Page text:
[OPE-L:113] [OPE-L:349] Re: working-class savings

Gerald Levy (glevy@pratt.edu)
Sat, 21 Nov 1998 07:18:46 -0500 (EST)

Paolo C wrote in [OPE-L:348]:

> <snip> In fact, wages are not capital when in
> the hands of workers. They are rather revenue and their use constitute
> circulation of revenue. But in the hands of banks it becomes loanable
> capital; in the hands of pension funds they are invested in different
> forms of ficticious capital yielding interest. In the US most of pension
> funds resources stays inside US and finances firms through the buying of
> stocks.

An empirical comment first: While I'll have to check-out the paper "Uses
of Pension Funds" that you refer to, I wonder about the idea that pension
fund monies stay within the US. If by this it is meant that pension fund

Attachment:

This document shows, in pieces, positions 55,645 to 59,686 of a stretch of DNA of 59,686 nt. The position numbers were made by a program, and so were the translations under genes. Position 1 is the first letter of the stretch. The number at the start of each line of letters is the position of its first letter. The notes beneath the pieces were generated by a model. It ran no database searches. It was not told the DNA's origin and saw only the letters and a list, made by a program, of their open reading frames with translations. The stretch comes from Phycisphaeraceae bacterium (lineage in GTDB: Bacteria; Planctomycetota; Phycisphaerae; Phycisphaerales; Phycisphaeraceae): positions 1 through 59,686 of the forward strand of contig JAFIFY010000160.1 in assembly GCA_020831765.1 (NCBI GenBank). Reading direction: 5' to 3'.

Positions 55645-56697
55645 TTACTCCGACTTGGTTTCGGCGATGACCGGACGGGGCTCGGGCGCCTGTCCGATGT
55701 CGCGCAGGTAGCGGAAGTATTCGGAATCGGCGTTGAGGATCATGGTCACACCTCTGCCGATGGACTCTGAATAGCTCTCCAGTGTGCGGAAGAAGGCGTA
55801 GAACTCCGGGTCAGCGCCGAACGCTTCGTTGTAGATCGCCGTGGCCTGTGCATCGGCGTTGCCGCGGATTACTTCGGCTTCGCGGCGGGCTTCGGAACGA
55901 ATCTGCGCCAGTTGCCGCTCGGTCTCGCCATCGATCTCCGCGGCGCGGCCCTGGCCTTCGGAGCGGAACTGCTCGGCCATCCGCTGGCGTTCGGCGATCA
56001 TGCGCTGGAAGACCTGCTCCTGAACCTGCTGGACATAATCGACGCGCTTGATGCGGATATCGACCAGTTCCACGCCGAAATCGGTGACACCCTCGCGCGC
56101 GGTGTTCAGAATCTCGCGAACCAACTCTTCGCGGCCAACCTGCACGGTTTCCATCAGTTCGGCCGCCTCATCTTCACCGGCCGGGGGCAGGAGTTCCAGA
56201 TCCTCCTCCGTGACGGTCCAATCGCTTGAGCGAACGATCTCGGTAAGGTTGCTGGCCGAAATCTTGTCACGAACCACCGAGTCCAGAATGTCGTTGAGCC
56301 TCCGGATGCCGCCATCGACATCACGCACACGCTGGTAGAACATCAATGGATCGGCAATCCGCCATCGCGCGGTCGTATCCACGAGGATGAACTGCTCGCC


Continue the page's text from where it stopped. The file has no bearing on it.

monies in the US tend to be invested in US stock markets, then that is
probably correct. However, pension funds generally purchase so-called
"blue-chip" stocks of major corporations which are thought to be
"low-risk". Yet just about all of the "blue chips" are transnational
corporations (with corporate headquarters in the US) so the money doesn't
really just stay in one country.

> But the problem they [Pasinetti, Kaldor, etc., JL]
> are facing is different than the problem Jerry is posing: they are
> trying to give a solution to a persistent divergence between supply and
> demand. Would anything similar be occurring in Marx's schemes of
> reproduction once you allow for real accumulation out of monetary
> accumulation coming from workers?

I agree that the issue in growth theory that Pasinetti was addressing was
different than the one I posed. It would, as you say, be interesting to
see how this topic could be viewed if one included workers' savings in
the reproduction schemes, although I think that the reproduction schemes
are presented at a more abstract level than the question of workers'
savings. What we need, I think, is some more concrete analysis on this

btw, Gil (hi Gil!) has been busy co-writing a textbook on "Labor
economics", I wonder if that book will have a section on workers'

In solidarity, Jerry